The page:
Are there other areas of the Bill that are still to be determined?

In practice, all of them. It is a widely held belief that certain elements of the Bill need much more detail. For example, the Decent Homes Standard is due to be implemented as part of the Bill. Here Jacob Young MP, Parliamentary Under Secretary of State (Department of Levelling Up, Housing and Communities) recently confirmed that he and his Department are currently working on a proposed standard, with details to be set out in due course.

And what elements of the Bill remain effectively as initially set out?

The Bill confirms that the Government will create a Private Rental Sector (PRS) Ombudsman designed to provide a redress scheme for tenants. It will be compulsory for all private residential landlords to register with the scheme. The Government stated last year that the Ombudsman will “tackle the root cause of problems, address systemic issues, provide feedback and education to members and consumers, and offer support for vulnerable consumers”. Landlords registered with the scheme will also feed into a new database for the future, currently labelled the “Privately Rented Property Portal service”.

Additionally, unlike recently used in Scotland, no rent caps have been included in the Bill. Landlords will be able to raise rents once a year to a market rate based on the rental price of similar properties in the local area. Landlords will also need to provide two months' notice of any increases to rent.

Are there any further updates from other parts of the UK?

Although, there isn’t too much movement at this point in time, there are some interesting early developments that are worth monitoring.

The Welsh Government is expected to come forward with a white paper setting out “proposals for a right to adequate housing, including fair rents and new approaches to making homes affordable for those on local incomes”. This follows on from a Green Paper in September last year which considered what could be a ‘Fair Rent’. There is no agreed definition of what a fair rent means, but the paper said that the government needs to consider “the economic challenges of the housing market, the financial sustainability of the rented sector and the real costs of living in a home in a specific place in Wales”. The recent White Paper is now the next step towards formulating further legislation. However, with the Renting Homes Wales Act only relatively recently enacted in 2022 and the rental sector arguably getting used to those changes, it may be some time before further laws come into place.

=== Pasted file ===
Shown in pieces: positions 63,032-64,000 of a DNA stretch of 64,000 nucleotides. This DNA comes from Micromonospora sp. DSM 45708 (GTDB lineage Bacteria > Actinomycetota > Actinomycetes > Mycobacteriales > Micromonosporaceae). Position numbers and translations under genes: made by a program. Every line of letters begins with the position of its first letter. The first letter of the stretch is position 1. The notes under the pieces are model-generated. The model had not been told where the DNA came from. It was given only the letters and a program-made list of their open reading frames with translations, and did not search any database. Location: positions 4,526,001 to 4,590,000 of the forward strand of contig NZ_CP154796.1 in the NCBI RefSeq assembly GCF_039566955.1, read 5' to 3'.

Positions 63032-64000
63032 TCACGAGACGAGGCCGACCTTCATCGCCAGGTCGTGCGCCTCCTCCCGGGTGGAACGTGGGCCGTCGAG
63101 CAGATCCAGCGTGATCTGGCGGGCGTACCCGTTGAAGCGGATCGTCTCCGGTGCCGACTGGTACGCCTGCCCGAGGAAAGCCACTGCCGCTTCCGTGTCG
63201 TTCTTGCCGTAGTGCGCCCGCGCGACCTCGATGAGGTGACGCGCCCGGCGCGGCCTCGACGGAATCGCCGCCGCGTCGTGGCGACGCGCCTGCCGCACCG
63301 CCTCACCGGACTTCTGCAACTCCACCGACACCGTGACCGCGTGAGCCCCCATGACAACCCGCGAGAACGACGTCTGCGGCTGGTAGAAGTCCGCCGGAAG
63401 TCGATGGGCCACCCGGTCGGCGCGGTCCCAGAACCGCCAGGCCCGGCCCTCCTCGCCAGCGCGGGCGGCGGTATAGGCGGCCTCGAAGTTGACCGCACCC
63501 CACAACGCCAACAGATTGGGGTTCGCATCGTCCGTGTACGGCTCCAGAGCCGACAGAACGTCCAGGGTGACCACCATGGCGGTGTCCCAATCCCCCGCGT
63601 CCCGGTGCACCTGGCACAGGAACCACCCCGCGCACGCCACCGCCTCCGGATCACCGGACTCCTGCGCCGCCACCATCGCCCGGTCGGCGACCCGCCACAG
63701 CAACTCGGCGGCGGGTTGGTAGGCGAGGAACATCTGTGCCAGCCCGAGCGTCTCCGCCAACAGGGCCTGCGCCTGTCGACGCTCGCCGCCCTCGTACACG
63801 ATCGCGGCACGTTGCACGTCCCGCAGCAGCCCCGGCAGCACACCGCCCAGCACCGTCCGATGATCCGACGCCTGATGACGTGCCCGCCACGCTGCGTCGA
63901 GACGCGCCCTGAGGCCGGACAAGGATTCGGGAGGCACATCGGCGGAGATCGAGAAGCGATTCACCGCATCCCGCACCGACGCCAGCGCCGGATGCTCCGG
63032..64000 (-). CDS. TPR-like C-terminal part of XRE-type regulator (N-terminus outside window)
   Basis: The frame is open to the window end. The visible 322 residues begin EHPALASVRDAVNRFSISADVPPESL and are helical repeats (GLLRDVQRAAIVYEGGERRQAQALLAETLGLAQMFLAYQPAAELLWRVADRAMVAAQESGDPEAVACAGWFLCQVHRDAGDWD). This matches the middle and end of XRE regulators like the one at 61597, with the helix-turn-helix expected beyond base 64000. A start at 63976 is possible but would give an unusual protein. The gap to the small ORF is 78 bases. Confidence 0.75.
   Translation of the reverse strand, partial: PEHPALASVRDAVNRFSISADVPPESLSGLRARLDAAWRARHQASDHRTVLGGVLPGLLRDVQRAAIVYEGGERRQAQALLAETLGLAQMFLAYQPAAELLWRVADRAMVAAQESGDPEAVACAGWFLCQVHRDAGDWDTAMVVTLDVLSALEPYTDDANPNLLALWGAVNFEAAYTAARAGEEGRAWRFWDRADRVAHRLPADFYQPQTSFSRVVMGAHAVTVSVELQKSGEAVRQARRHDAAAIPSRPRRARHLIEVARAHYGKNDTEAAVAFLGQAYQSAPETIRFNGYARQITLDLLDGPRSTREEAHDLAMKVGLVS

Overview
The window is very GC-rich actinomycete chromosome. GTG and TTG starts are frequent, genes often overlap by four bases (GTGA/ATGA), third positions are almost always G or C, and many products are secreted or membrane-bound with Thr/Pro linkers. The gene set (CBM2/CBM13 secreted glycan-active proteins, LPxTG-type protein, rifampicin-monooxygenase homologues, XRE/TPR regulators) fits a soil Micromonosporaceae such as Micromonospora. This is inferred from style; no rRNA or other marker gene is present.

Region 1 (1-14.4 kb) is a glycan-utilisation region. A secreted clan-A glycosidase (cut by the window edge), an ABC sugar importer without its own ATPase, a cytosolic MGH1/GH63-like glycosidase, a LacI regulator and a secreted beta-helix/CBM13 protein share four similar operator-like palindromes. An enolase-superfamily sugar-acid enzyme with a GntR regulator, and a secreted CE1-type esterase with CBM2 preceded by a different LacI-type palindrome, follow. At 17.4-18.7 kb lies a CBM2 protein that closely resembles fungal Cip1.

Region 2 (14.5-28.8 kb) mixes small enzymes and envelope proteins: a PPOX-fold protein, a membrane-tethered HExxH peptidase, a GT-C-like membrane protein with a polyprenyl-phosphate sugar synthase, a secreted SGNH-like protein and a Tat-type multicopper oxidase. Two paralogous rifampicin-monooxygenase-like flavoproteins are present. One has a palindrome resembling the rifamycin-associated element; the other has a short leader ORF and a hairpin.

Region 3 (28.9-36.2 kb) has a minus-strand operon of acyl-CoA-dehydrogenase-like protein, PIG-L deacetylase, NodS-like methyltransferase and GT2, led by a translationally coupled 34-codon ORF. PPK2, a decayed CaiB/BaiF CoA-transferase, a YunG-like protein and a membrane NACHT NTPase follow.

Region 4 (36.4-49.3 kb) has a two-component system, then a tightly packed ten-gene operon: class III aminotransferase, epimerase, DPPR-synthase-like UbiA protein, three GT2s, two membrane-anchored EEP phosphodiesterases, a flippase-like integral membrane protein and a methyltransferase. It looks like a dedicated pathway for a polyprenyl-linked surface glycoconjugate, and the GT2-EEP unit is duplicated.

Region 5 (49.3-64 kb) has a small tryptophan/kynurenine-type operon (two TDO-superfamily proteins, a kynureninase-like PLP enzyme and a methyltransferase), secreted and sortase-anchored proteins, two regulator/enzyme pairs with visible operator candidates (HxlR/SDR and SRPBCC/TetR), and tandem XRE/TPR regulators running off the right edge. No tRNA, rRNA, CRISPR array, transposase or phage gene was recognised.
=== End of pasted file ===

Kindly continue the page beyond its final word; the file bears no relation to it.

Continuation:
And how about in Scotland, what has happened in regards to the rent cap?

In Scotland, there has been a hard cap of 3% on rent increases in place since April 2023, as part of the Scottish Government’s temporary measures to deal with the cost of living crisis. This hard cap ended on March 31st and has been replaced with a new system that looks at the current rent, open market rent and the rent requested by the landlord. It includes a calculation known as ‘tapering’ to ensure tenants are not seeing unreasonable rent increases at a time when market rents in Scotland have reportedly been increasing 10% year on year since 2022. The tapering calculation itself looks at the difference between the current rent and open market rent to give a guide on what rent increase a landlord could reasonably apply. The calculation will be used by the First Tier Tribunal and Rent Service Scotland to determine an appropriate rent increase should a tenant challenge a rent increase notice in court.

New Scottish First Minister John Swinney has pledged to make housing one of his priorities. Propertymark, a leading membership body for the property sector, has urged Mr Swinney to “sort the SNP’s previous plans to bring in rent controls permanently, and must end the country’s Housing Emergency”. It’s still early days for Mr Swinney, and it will be interesting to see how policy develops over the coming months.

Wondering how all of this could be affecting your property investment and rental value? Chat to us today and book a free rental valuation to find out more.

Find out the rental value of your property